Then it stands to reason that people would feel cheated and/or misled when earlier gameplay demos (which may or may not have been pre-rendered for E3, but were touted as in-game footage) look much better graphically.
    Most of those are, supposedly, representative of the state of the game at the time of their release. As, presumably, people thought that the ACM demo was representative of the state of the game at the time of its release.
    No, just no. The items in those videos were presented as ideas that they wanted to put into the game. If you even bothered to listen to the videos (e.g. the prototype dynamic infestation vid from 2006...a whole 6 years removed from release), charlie says clearly that they hope to be able to include it in release. They were never shown off as final products. Look at the game trailers since the game hit alpha. Cory is correct, and you are just trying to be argumentative for the sake of it.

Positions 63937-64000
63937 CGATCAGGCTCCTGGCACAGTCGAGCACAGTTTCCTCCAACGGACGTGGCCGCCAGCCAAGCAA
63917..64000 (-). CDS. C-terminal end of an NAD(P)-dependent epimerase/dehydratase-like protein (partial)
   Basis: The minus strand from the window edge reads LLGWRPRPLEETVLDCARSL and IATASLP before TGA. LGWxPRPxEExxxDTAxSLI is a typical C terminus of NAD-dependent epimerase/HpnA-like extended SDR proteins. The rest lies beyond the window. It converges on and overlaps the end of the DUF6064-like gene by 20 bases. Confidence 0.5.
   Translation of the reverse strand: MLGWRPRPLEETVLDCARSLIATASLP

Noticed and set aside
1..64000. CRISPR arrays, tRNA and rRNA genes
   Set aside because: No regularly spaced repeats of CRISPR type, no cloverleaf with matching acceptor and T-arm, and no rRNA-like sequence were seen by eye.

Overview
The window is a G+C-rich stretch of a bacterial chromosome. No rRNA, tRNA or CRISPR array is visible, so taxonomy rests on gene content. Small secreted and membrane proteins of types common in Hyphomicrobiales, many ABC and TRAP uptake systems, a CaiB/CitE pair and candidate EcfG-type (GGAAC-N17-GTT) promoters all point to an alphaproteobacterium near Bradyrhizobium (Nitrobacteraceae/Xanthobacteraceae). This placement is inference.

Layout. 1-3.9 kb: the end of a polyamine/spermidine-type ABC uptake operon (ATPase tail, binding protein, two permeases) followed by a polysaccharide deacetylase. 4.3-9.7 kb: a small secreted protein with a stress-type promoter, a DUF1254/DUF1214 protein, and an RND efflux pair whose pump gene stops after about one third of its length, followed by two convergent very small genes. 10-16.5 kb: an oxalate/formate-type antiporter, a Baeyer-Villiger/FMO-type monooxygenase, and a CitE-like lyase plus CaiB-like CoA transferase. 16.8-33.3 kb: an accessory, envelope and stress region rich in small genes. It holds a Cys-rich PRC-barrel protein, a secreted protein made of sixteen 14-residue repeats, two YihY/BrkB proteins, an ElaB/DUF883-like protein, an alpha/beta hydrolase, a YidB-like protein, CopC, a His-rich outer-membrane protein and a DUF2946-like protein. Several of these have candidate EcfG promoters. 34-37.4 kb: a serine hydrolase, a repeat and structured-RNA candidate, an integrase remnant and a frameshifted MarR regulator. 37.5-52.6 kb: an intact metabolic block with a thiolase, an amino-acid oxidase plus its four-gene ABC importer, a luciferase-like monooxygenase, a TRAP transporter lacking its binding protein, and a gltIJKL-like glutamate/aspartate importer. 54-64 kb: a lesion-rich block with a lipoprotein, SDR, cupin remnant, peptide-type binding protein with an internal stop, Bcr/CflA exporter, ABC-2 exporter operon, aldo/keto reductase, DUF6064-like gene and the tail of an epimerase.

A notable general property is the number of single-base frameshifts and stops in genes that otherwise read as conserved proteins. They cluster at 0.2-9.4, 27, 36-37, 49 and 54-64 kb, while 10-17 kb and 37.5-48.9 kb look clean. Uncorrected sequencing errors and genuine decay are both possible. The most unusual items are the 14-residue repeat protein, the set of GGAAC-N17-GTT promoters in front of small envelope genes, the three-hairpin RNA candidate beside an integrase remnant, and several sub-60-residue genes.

If changing the game between the released demo and the final product is inherently objectionable, then it must be objectionable for both parties. If it is afforded the possibility of being for rational, necessary reasons, then it must be afforded that for both parties.
    That's such a strawman. I don't even want to bother.
    And you're the height of class.
    Thanks. I always give people their due.
    QUOTE (EEK)
    Don't assume that because I said something it means I actually was thinking that the core of the sun was going to be replaced with hot dogs.
    PeppermintNightmare
  • Chris0132Chris0132 Members Join Date: 2009-07-25 Member: 68262Posts: 3,854
    edited February 2013
    Wheeee wrote: »
    Chris0132 wrote: »
    Which is an entirely legitimate set of objections. If the game sucks (and I entirely agree that it looks terrible for pretty much all of those reasons) then it sucks. I am not in any way trying to suggest that ACM is a good game, because honestly it looks like the AVP game they released a while ago and I didn't like that one either.
    Then it stands to reason that people would feel cheated and/or misled when earlier gameplay demos (which may or may not have been pre-rendered for E3, but were touted as in-game footage) look much better graphically.